Devil’s Brigade to receive Congressional Gold Medal



By Barb McKay


At long last, the famed Canada and American elite military unit known as the Devils Brigade will receive the United States Congressional Gold Medal.


Charles Mann earlier this year. (Independent file photo)




Charles Mann, of Kincardine, is one of roughly 50 surviving members of the First Canadian Special Service Battalion. The recognition by the United States government has been in the works since 2011 when Montana Senator Max Baucus and Florida Representative Jeff Miller introduced a bill to award Congress’ highest honour to the Devil’s Brigade. Congressional Gold Medal legislation requires that 67 Senators and 290 members of Congress to sign the bill before it is can be passed. On June 27, the bill received unanimous support.


“It’s one heck of a pat on the back,” Mann said. “The people who got it previously are pretty famous, including Nelson Mandela. I’m very pleased and my buddies are.”


Canada’s Ambassador to the U.S. worked with Baucus and Miller to gain support for the medal.


“We are grateful that the U.S. Congress has recognized the brave accomplishments of the First Special Service Force in Second World War," Doer said in a media release. "The Devil's Brigade was the first of its kind, and the legacy of bilateral defense co-operation that they inspired continues between our two countries to this day." 


The Devil’s Brigade, a named coined by German forces, were also known as the Black Devils; an elite, secretive commando force established in 1942. The force, a combination of the First Canadian Special Service Battalion (800 members) and U.S. Army volunteers (1,000 members) underwent rigorous unconventional training, including martial arts and ski training, to prepare them for fighting behind enemy lines in winter conditions.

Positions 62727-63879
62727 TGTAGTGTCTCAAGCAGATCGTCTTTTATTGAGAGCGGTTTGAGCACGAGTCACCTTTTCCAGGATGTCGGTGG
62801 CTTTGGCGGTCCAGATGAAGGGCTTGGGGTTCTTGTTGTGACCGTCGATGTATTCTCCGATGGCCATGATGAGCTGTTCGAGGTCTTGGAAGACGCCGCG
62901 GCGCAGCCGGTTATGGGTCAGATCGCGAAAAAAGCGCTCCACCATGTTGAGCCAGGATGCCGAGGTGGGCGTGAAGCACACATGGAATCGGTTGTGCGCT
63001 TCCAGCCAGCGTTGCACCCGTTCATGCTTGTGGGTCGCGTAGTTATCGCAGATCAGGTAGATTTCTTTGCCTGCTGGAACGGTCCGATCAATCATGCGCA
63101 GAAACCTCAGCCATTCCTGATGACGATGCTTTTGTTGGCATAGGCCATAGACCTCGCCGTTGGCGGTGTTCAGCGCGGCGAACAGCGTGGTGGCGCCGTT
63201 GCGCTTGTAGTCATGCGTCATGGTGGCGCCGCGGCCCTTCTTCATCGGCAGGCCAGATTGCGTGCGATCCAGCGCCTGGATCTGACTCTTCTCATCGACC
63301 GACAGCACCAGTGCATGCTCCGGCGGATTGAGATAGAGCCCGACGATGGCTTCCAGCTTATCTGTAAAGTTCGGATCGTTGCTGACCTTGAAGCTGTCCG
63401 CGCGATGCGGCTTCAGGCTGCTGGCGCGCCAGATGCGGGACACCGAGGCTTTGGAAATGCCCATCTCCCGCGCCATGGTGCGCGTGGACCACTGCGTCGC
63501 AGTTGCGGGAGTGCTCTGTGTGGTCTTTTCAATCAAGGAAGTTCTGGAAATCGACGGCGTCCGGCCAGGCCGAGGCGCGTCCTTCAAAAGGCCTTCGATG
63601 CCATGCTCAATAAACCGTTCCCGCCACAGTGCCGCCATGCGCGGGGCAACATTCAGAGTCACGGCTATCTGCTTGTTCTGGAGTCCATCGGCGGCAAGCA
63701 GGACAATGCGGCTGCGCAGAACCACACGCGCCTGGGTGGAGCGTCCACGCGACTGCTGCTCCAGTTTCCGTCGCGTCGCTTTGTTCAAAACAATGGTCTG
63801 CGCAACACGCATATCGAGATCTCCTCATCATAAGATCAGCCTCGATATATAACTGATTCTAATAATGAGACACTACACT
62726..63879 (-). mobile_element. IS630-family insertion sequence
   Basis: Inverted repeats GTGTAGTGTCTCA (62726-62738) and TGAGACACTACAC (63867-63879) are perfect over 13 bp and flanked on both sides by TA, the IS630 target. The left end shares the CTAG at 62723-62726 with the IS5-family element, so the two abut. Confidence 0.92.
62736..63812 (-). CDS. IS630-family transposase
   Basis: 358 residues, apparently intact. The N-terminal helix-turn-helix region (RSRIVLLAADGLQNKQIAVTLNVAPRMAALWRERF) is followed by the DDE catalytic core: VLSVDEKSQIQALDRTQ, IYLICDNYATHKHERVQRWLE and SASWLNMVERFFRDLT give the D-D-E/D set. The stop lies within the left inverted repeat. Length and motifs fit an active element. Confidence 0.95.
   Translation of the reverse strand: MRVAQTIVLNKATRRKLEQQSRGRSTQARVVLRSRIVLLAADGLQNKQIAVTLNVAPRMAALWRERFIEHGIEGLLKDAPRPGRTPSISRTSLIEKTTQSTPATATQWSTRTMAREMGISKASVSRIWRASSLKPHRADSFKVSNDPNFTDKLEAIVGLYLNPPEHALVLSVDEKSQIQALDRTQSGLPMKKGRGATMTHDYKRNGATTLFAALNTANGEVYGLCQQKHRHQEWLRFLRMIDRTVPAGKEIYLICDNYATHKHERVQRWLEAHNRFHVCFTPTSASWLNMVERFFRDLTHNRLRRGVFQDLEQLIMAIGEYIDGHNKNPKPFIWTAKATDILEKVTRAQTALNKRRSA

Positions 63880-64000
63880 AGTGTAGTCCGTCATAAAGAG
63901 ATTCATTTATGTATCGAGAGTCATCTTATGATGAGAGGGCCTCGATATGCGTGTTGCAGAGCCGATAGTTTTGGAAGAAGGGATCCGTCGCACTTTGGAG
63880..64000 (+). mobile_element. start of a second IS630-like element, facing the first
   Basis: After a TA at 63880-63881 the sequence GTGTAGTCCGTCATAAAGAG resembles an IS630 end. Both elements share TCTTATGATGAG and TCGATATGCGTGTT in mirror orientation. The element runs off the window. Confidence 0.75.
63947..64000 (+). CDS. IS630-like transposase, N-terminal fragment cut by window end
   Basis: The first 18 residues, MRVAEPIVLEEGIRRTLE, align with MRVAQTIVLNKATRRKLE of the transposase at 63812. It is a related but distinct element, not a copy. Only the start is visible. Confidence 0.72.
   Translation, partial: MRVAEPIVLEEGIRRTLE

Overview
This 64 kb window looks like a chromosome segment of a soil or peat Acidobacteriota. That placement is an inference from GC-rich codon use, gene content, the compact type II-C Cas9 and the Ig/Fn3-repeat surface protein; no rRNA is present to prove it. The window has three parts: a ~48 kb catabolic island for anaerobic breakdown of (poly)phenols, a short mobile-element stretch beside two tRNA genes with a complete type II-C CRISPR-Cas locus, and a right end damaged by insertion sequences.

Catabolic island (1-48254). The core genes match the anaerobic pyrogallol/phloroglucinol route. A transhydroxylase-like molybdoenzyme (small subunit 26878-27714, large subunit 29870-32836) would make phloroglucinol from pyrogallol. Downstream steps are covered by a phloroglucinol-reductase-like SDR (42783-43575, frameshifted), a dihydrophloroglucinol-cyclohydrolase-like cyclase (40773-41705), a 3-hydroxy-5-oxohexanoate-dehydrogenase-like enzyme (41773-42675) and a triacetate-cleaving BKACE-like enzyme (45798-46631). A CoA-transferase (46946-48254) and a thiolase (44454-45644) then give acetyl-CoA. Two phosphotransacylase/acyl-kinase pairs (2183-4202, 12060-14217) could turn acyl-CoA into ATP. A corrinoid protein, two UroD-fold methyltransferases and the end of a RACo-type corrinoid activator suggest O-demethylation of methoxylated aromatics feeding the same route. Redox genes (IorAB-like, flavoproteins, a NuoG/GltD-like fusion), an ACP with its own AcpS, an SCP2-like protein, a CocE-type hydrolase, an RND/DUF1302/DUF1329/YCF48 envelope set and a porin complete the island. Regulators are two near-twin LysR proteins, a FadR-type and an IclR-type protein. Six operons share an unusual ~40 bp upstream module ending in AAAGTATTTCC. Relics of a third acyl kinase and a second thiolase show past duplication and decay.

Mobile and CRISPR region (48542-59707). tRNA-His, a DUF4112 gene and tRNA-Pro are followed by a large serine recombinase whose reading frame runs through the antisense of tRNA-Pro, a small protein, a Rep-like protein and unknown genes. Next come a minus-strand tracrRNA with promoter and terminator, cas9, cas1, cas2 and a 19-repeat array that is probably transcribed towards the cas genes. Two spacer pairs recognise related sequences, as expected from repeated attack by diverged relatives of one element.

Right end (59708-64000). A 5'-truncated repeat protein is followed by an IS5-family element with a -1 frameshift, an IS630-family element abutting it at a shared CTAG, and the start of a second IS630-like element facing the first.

The original goal of the joint force was to land in occupied Norway to capture and destroy a heavy water plant to prevent the Germans from successfully developing an atomic bomb. The mission was aborted after the Norwegian government expressed concern that the there would be civilian casualties. Instead, the FSSF received additional training and in 1943 was sent to the Aleutian Islands off the coast to Alaska to liberate them from the Japanese. Unfortunately, Japanese troops evacuated the islands just days before the Devil’s Brigade landed.


From there, the elite regiment made the long trek to Italy to disable the Germans’ position on Mount LaDifensa. The mission was an important one because taking the mountain would allow Allied troops to progress through Italy. The mountain was surrounded entirely by valley, which left Allied troops entirely visible to the enemy.


Mann said the regiment caught the German troop of 200 men by surprise and defeated it in just two and a half hours. There were further successful missions, but in December 1944 the Canadian and U.S. governments disbanded the Devil’s Brigade in favour of forming larger units.


There are approximately 175 Canadian and American members of the Devil’s Brigade surviving. The bill is awaiting President Barack Obama’s signature before the Congressional Gold Medal will be minted and delivered to Fort Harrison in Helena, Montana, which is Baucus’ hometown. Commemorative duplicate coins will be minted and can be purchased.


In January, Mann and other members of the First Canadian Special Service Battalion received an Award for Operational Excellence from the Canadian government.